Cockatoo Goffin quickly learned to select three-dimensional figures suitable for holes of complex shape, proving that they are well versed in the geometric concepts of similarity and symmetry.
Goffin’s cockatoo in nature does not use tools and do not produce them, but in the laboratory they demonstrate tremendous abilities, while inventing ways of solving problems that require the use of relatively complex tools. In a new experiment, cognitive biologists from the University of Vienna and the Vienna Veterinary University proved that the cockatoo possess spatial thinking and have an intuitive idea of similarity and symmetry.
The animals needed to pick up the object so that it passed through a hole in a complex shape. Cockatoo not just coped with the task; to place an object in the hole, they needed fewer attempts than many primates.
The ability to find a correspondence between the shape of three-dimensional objects is required for a person when solving many everyday and professional tasks: insert a key into the keyhole, choose the right screwdriver – all these actions require a skill that begins to develop in the first years of the child’s life. The mastery of this seemingly simple skill requires the appearance of an allocentric point of reference, in other words, the ability to evaluate the spatial position and shape of objects other than one’s own body. The development of the allocentric coordinate system in children precedes the development of skills in handling tools.
Cockatoos choose a figure that fits under the hole in the lid of the box. Credit: Bene Croy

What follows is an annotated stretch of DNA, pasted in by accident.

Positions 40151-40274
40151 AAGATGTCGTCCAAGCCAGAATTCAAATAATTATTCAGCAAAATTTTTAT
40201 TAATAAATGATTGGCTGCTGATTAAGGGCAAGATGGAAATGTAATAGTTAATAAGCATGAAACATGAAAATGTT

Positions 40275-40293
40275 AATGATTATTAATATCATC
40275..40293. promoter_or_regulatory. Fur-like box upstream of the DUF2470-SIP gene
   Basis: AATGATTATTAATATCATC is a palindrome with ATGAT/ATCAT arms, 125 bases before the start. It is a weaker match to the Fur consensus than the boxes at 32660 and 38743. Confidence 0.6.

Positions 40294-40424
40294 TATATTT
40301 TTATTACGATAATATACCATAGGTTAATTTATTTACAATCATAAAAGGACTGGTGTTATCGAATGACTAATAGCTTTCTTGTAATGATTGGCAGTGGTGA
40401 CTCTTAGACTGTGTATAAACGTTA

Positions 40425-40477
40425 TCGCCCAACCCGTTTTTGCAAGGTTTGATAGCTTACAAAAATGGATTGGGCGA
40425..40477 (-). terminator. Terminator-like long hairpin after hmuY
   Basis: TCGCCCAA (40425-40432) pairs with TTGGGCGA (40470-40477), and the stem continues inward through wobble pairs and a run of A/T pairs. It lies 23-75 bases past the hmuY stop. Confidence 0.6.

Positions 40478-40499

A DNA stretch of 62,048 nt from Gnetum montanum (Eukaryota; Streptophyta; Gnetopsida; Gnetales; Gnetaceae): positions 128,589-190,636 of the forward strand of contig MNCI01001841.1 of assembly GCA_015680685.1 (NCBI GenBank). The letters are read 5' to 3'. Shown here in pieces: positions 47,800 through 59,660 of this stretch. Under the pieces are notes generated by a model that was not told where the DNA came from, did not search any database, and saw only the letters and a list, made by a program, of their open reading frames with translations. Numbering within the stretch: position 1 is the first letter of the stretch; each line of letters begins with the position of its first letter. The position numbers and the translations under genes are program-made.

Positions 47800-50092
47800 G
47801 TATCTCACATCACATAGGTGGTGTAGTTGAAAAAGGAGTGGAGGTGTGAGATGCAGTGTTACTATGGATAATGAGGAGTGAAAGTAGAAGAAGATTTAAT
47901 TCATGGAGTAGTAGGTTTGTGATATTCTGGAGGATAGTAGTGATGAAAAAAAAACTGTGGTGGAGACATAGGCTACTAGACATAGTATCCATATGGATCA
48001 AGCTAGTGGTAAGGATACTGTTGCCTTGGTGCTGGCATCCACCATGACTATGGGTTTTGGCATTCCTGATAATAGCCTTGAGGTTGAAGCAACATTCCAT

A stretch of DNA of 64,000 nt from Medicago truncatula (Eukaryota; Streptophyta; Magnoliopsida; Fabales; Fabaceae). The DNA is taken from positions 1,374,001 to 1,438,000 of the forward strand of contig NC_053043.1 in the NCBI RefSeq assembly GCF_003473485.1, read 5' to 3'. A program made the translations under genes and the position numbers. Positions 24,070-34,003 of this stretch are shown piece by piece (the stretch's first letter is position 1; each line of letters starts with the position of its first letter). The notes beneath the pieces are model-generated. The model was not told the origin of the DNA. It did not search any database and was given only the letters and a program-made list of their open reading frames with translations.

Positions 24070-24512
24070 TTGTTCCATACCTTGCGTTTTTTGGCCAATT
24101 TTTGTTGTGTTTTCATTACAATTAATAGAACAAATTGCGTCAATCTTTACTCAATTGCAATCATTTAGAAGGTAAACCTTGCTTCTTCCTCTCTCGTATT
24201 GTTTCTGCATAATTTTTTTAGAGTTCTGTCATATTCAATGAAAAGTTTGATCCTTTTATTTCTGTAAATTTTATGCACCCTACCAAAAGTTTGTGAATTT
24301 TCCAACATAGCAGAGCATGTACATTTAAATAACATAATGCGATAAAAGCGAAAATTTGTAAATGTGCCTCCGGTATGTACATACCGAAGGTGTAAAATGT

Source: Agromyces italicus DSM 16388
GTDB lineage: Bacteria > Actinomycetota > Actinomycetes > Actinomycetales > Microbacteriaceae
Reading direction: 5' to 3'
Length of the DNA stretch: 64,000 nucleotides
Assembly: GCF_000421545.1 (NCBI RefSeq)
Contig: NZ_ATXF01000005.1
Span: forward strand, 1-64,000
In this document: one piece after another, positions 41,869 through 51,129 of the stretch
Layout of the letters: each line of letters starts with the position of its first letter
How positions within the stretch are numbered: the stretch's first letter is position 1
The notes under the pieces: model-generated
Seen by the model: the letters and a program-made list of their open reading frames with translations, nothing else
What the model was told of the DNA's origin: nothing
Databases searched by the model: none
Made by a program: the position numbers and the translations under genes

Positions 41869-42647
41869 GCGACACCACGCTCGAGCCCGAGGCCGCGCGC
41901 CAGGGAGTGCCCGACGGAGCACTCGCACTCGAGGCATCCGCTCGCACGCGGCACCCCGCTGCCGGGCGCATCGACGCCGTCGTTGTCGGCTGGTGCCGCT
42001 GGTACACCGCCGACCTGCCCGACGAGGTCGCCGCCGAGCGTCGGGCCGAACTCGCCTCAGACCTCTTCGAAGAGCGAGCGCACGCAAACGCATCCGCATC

Other important aspects of the task of combining forms – representations of symmetry and similarity. Inserting a disk into a round hole is not difficult, it is more difficult to cope with an asymmetric or symmetric object that is not symmetrical on all axes. Insert the ball into the round hole can babies at the age of one year; It takes 12 more months to figure out the square hole and the cube. At the age of 3-4 years, children begin to turn objects and evaluate their shape before deciding which hole they will fit. The higher primates on such a visual assessment are already incapable.
Austrian scientists used a transparent box with an asymmetrical hole in one of the walls. To get a treat, the parrots had to pick up a figure of a suitable shape and insert it into the hole so that the figure was in the box without any preliminary training. The cockatoo was almost immediately found in a heap of figures suitable to the hole and after a few attempts to insert it almost always succeeded. The shapes of the figures and holes were quite complex – from balls to pyramids and crosses.
This proves that the Goffin cockatoo has an allocentric coordinate system similar to that developed in humans by the end of the second year of life, the authors of the article published in the journal PLOS ONE explain.